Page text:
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I find evidence that employers can offset these losses by raising the piece rate. Estimates indicate that a four to six percent increase in the piece rate would offset the productivity losses from the examined increases in the wage floor. Though outside the scope of this paper, there are other strategies for mitigating these productivity losses. For example, employers may consider alternative contract structures or adopting new technologies that enhance productivity. Piece rate pay has well documented productivity gains compared with hourly pay, but alternative contract structures, such as hourly wages with daily, weekly, or seasonal bonuses, provide comparable incentives. Another potential strategy comes from technological innovation. The productivity decreases I find are an effect of piece rates and productivities that are low enough so that the minimum wage is desirable for some workers. Employer practices that increase productivity by lowering worker disutility from exerting effort are clear options for mitigating these effects. Technological innovations, such as picking assist for strawberry harvesters, are one way employers can do this. Future research can build on this by examining the economic viability of alternative compensation policies and mechanization for reducing the productivity effects from minimum wage increases.

In the next few years, the California minimum wage is scheduled to increase incrementally until reaching $15 per hour, a 40 percent increase from current levels. My results suggest that the farmer I study will need to increase the piece rate by 50 to 80 percent to prevent productivity losses from these minimum wage increases. Though my results are unlikely to translate linearly to large, statewide policy changes, these predictions are not unreasonable. Based on the productivity and piece rate in the 2015 season, the piece rate would need to increase by 20 percent for the average worker to earn $15 per hour. These piece rate increases can prevent productivity losses, but will substantially raise the marginal cost of producing strawberries. This farmer, and many other employers in low-wage industries who pay by the piece, face substantial increases in payroll costs from rising state minimum wages.

So, in short, a minimum wage has some weird interactions with piece-rate work. Piecework provides incentives to supply effort. A minimum wage increase removes that incentive not only for anyone whose piecework effort would result in piecerate wages no higher than the minimum wage, but for a lot of people above that margin: the extra earnings in the interval above the minimum wage aren't worth the extra effort that needs to be expended all the way though. So the piece-rate paid also has to increase.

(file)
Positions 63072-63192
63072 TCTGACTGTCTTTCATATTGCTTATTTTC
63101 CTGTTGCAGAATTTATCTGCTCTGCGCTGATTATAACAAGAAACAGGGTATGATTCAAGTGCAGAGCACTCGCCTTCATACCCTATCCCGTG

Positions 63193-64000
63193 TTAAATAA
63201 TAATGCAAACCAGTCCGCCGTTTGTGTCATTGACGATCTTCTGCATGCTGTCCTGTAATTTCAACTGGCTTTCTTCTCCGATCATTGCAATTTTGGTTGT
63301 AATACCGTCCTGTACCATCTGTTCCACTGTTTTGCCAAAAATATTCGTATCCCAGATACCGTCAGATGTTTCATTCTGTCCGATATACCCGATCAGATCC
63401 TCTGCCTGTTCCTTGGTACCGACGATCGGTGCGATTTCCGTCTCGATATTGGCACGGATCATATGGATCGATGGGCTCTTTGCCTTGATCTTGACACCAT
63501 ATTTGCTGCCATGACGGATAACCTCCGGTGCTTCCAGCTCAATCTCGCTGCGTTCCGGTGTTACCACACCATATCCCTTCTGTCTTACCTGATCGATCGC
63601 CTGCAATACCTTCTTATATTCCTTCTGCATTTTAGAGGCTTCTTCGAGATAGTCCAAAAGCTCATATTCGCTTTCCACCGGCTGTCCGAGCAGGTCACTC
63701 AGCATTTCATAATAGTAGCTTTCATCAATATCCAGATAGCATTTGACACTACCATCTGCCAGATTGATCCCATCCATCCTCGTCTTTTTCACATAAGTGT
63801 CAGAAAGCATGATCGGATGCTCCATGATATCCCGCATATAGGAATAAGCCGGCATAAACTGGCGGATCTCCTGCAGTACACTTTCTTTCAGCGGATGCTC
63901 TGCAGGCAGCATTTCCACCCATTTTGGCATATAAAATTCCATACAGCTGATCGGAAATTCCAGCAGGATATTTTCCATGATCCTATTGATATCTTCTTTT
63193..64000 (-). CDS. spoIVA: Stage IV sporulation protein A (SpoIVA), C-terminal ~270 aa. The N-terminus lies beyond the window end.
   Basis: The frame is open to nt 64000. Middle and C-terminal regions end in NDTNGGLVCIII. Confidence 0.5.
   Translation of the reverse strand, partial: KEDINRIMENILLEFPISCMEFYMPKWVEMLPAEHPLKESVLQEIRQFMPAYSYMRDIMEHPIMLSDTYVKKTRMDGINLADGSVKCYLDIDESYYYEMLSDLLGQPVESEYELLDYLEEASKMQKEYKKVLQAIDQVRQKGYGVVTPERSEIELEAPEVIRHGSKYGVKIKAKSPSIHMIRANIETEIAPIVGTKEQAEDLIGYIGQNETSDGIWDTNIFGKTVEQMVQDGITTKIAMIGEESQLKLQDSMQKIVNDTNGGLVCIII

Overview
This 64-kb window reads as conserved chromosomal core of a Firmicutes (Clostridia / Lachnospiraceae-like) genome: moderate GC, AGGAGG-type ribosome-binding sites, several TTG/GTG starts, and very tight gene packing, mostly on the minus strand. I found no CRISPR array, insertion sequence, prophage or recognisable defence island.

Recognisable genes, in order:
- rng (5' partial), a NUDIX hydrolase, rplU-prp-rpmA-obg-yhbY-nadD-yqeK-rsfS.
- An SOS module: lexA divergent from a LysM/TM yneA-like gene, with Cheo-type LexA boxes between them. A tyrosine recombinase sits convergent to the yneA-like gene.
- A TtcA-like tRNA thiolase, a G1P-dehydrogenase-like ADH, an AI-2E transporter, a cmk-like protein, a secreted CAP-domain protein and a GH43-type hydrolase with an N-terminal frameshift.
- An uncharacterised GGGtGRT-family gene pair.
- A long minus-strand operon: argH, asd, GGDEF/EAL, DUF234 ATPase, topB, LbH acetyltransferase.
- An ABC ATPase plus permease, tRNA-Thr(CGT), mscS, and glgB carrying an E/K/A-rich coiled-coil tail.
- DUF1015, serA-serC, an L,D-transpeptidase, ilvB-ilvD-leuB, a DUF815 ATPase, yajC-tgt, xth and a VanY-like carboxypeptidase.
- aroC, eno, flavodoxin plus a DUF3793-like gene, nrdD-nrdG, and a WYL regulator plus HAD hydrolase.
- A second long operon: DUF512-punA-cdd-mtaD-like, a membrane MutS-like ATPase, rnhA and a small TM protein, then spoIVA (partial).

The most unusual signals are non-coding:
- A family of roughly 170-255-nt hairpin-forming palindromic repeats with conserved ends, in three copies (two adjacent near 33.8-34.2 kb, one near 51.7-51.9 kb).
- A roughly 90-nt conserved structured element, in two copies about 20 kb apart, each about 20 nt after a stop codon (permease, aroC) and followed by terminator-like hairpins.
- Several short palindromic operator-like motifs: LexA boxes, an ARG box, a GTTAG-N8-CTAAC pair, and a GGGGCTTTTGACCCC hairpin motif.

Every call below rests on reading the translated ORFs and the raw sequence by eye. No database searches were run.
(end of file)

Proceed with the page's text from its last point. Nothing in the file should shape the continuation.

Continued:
The point of a minimum wage in piece-work is to ensure that employers aren't exploiting vulnerable workers. If the most a worker could hope to earn under a piece-rate is less than the minimum wage, and the worker is stuck there after having shifted out to the region because Work and Income insisted they take a job, that's not so hot.

So what to do? A few years ago, we did some work suggesting allowing regional variation in policy, in accordance with local needs. One idea I'd had at the time was allowing a modified version of the minimum wage for piece-rate employers in regions with a lot of fruit-picking.

The modified version would work as follows.

Any employer providing piece-rate pay would be deemed compliant with the minimum wage if at least 80% (say) of its workers on piece-rate were earning at least 125% (say) of the minimum wage. If the vast majority of workers earn a margin over the minimum wage on piece-rate, then it's hardly some sham piece-rate. If you're failing to earn at least the minimum wage while 4/5 of your coworkers are, on piece-rate, the remaining problem is likely you rather than your employer.

So even if some workers didn't wind up earning the minimum wage, that would be their problem rather than the employer's so long as most other workers were earning a margin over the minimum wage.

That kind of scheme could also hit some of the concerns MBIE tends to have about allowing seasonal workers to come in. It's less plausible that seasonal workers are driving down wages if the employer's complement of workers is still earning that margin over the minimum wage.